Commentator (Karen): It is and it obviously needs to be updated regularly and we need to as health professionals take that responsibility.

    Commentator (Bill): I suppose there are times also that in thinking that we’re checking we’ve got the right number, when we say the name of the contact person they say, it has changed now, or that person has gone overseas or we are not together anymore or I’ve had a falling out with that child or whatever so, you can never check it too often I suppose.

    Commentator (Karen): I agree and, and again I think patients expect us to be checking this sort of detail regularly when we are admit them to hospital or when we deal with them so I don’t think they have a problem.

    Patient: and mobiles.

    Doctor: Excellent. And have you had discussions with them about what medical treatments you would or wouldn’t want under certain situations?

    Patient: Yes I have.

    Doctor: Ahh great. I will add them to our contact…

    Commentator (Karen): and again at this point the doctor needs to go and potentially continue and complete the conversation because the patient has had some thoughts about it and some discussions and we need to get some more detail at that point.

    Commentator (Bill): yeah. It’s not a good idea to make assumptions about what they’ve decided because again it may be based on misunderstandings about their condition. Uh, they may be asking more than is appropriate or less than is appropriate and by saying that I’m not saying we, the whole point is we don’t want to deliberately go against their wishes and the best way to ensure that is to hear what their wishes are and make sure it’s aligned with their disease and their treatment options, and to reassure them that even if they’re asking for less than we would think appropriate, as long as we have clarified we would clarify what their views are then we would indicate to them on their wishes, even if it is not what we want. Cause it’s not about us, it’s about them.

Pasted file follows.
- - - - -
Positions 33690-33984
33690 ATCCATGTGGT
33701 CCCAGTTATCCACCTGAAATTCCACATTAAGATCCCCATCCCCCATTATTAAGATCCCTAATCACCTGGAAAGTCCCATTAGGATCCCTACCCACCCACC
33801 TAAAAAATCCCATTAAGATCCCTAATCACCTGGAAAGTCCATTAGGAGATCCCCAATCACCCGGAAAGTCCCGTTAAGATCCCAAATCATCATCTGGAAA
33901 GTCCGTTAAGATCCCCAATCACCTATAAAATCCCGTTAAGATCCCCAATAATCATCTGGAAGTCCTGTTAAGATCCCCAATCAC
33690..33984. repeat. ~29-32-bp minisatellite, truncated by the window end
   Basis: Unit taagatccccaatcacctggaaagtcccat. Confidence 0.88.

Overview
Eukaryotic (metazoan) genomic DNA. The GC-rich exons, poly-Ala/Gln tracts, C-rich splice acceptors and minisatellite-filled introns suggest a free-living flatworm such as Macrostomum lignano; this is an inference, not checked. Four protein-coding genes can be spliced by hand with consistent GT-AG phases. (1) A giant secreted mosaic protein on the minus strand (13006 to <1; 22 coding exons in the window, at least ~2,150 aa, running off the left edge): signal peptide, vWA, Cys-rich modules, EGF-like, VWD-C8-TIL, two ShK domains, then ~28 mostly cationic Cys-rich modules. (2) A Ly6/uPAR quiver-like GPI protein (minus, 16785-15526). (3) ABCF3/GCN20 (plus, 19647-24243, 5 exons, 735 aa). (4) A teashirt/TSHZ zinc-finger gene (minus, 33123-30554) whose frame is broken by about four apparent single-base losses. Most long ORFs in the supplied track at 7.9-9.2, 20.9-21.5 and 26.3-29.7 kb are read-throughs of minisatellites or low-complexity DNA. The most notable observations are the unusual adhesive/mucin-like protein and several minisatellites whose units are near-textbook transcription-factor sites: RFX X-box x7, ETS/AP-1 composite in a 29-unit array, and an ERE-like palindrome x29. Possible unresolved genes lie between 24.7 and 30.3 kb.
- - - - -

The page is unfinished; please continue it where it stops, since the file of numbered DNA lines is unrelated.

Commentator (Karen): It’s all about them. Yeah.

    Doctor:… details and I will have a discussion about that with the rest of the team so that we know in future we’ve got their numbers here and ready to go at the front of your history.

    Patient: Good.

    Doctor: Great.

    Commentator (Bill): He seemed to be quite relaxed about that didn’t he while sitting there having his dialysis. He seemed to be quite comfortable about having that discussion which is reassuring particularly knowing that these are real patients being filmed, without any acting you know being involved. So, often patients really welcome these discussions rather than being confronted or upset by them.

    Commentator (Karen): I think it’s good that we see a lot of patients with chronic illness and I think this just shows that patients are able to talk about these things even when they are feeling completely well and he’s clearly at this point he is happy having his treatment but there may be a point in the future where he may feel otherwise.

    Commentator (Bill): In fact it’s good to grab the opportunity while a patient’s reasonably well rather than waiting until they come into the hospital acutely unwell.

    Patient 3 – Wayne, 35 year old man

    Narrator: The information stored in patients’ records should be checked, clarified and possibly altered depending on the patient’s wishes. This ensures that patients’ decisions are understood and accurately reflected.

    Doctor: So, I have just about come the conclusion of my admission. There’s only one more thing I want to clarify. On your contact details it says it has your mother as your next point of contact and that would be the person that we would contact should you become more unwell. Is, is that correct?